Spread betting: How to make big gains on small stakes

Spread betting allows you to make big returns on small bets - but it's not for the faint-hearted. Phil Oakley explains how it works.

Spread betting gives private investors the opportunity to make big gains on small stakes if they back a winner. It also enables them to make money from a falling share or index.

The risks involved are high, though. Make a bad call or have some bad luck and you can quickly end up with some eye-watering losses. Here's what you need to know to get started.

What is spread betting?

When you place a spread bet, you are not buying anything real as you would be if you bought the shares of a company. In fact, it's very similar to placing a bet with a bookmaker.

Subscribe to MoneyWeek

Subscribe to MoneyWeek today and get your first six magazine issues absolutely FREE

Get 6 issues free

Sign up to Money Morning

Don't miss the latest investment and personal finances news, market analysis, plus money-saving tips with our free twice-daily newsletter

Don't miss the latest investment and personal finances news, market analysis, plus money-saving tips with our free twice-daily newsletter

Sign up

Instead of betting on the winner of the 3.30 at Newmarket, you are in this case betting on where the price of a share, a stock-market index, a barrel of oil, exchange rates or interest rates might be at some time in the future.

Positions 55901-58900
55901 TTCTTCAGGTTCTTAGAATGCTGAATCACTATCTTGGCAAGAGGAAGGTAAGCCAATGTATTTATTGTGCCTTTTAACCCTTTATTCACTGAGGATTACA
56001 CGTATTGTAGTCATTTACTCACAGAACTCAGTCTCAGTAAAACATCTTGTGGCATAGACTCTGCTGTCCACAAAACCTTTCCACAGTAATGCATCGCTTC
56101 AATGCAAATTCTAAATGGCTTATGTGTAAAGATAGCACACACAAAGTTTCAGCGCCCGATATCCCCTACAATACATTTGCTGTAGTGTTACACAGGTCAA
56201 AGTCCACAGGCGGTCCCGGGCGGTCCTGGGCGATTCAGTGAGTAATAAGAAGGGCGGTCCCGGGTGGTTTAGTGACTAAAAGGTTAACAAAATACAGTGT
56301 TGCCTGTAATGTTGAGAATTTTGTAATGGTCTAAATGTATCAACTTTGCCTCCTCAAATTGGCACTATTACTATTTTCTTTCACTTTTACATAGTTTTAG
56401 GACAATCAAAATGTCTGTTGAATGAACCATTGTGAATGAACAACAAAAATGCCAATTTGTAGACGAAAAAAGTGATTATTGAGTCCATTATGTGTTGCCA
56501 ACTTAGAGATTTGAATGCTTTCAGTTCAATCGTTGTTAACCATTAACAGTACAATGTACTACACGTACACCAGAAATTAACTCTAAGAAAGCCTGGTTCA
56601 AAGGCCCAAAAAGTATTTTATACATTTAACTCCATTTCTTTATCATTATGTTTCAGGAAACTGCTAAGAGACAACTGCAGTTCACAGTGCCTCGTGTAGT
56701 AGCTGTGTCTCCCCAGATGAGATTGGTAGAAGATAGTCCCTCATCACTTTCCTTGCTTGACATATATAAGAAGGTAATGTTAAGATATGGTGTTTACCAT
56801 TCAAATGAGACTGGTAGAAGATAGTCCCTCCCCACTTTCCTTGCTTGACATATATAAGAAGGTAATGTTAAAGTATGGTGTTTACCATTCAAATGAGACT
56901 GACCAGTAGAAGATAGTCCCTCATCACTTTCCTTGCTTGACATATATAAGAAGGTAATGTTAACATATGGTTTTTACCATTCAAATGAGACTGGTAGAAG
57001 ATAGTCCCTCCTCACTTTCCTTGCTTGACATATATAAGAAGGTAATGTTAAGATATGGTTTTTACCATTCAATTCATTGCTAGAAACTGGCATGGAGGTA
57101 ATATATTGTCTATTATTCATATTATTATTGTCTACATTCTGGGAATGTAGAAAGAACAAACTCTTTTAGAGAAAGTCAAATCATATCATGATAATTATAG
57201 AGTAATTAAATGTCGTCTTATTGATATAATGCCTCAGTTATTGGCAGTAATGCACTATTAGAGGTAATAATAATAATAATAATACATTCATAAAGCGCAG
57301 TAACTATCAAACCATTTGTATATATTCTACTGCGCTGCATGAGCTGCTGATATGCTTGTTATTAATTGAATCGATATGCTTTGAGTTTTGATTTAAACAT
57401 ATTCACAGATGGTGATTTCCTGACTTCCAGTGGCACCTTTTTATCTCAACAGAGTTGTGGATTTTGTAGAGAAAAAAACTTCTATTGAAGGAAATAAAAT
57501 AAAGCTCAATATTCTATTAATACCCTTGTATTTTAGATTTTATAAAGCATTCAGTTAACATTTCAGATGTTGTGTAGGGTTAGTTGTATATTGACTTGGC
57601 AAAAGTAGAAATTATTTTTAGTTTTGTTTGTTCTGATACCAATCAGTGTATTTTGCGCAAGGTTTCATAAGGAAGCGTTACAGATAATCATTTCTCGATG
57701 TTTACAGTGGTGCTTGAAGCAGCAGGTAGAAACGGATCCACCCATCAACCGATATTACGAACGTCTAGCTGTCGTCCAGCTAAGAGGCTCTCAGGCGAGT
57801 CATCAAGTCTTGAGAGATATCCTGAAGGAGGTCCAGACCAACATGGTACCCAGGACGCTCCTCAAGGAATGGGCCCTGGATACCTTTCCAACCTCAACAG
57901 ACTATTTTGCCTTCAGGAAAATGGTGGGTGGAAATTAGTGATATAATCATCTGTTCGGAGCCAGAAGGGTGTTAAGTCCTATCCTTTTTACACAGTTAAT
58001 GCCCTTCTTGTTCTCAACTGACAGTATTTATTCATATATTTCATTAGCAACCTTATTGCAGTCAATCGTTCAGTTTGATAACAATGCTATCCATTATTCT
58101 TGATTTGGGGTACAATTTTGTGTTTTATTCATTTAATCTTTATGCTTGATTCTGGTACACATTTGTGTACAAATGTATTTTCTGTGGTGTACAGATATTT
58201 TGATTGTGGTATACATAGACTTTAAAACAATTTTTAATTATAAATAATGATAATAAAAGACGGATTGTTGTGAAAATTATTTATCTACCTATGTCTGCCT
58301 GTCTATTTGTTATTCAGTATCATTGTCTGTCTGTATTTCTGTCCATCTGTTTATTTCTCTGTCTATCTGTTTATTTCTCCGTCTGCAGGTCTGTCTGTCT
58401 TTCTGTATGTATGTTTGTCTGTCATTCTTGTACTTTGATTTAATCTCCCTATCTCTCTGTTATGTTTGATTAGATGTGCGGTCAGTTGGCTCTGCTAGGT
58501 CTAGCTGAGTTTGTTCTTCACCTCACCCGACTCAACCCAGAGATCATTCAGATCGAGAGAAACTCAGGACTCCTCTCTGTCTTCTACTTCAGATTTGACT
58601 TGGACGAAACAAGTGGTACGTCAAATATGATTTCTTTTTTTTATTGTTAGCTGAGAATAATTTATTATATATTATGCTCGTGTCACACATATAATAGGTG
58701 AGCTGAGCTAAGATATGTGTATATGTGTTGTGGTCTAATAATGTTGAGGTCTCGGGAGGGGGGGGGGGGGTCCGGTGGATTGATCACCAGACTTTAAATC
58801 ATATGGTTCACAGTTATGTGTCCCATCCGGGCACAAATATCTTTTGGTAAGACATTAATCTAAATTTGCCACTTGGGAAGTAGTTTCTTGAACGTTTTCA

One benefit of spread betting is that you can bet on the prices of shares or commodities going up or down. When you bet that an index or a company's shares are going to go up, this is called going long' on the shares or index. Betting that they will go down is called going short'.

Spread bets are usually rolling (this means they can be closed at any time), or may have a fixed time period on them, such as three months.

How do you make money?

Let's use the real-world example of BP shares. The spread-betting company might give you a selling (bid) price of 489.6p and a buying price (offer) of 490.2p. The difference between these two prices is known as the spread and is how the company makes its profit.

If you want to bet on the price of BP shares going down, you pay the bid price of 489.6p. If you think the price will go up, you pay the offer price of 490.2p. Once you've decided what you want to do, you need to work out how much to stake.

Spread bets are based on an amount of money per point. Here one point is equivalent to a 1p move in the BP share price. Say you bet £10 per point on the price of BP going up. If two weeks later the bid-offer spread is 510.2p-510.9p, you could sell at 510.2p (the bid or selling price), and make a profit of £200 (£10 multiplied by 20 points).

If the price had fallen to 470.2p-470.9p, you would have made a £200 loss on the bet.

Exposure and margin

One of the most important things to consider as a spread better and a company offering the bets is the amount of exposure involved. Exposure is essentially the amount of money at stake.

If you buy 1,000 shares in BP at 490.2p, you pay £4,902 (excluding commissions and taxes). If you buy 5,000 shares you pay £24,510. The difference in exposure is £19,608 and is fairly straightforward to work out. If the shares fall by 10% you lose £490.20 in the first instance and £2,451 in the second.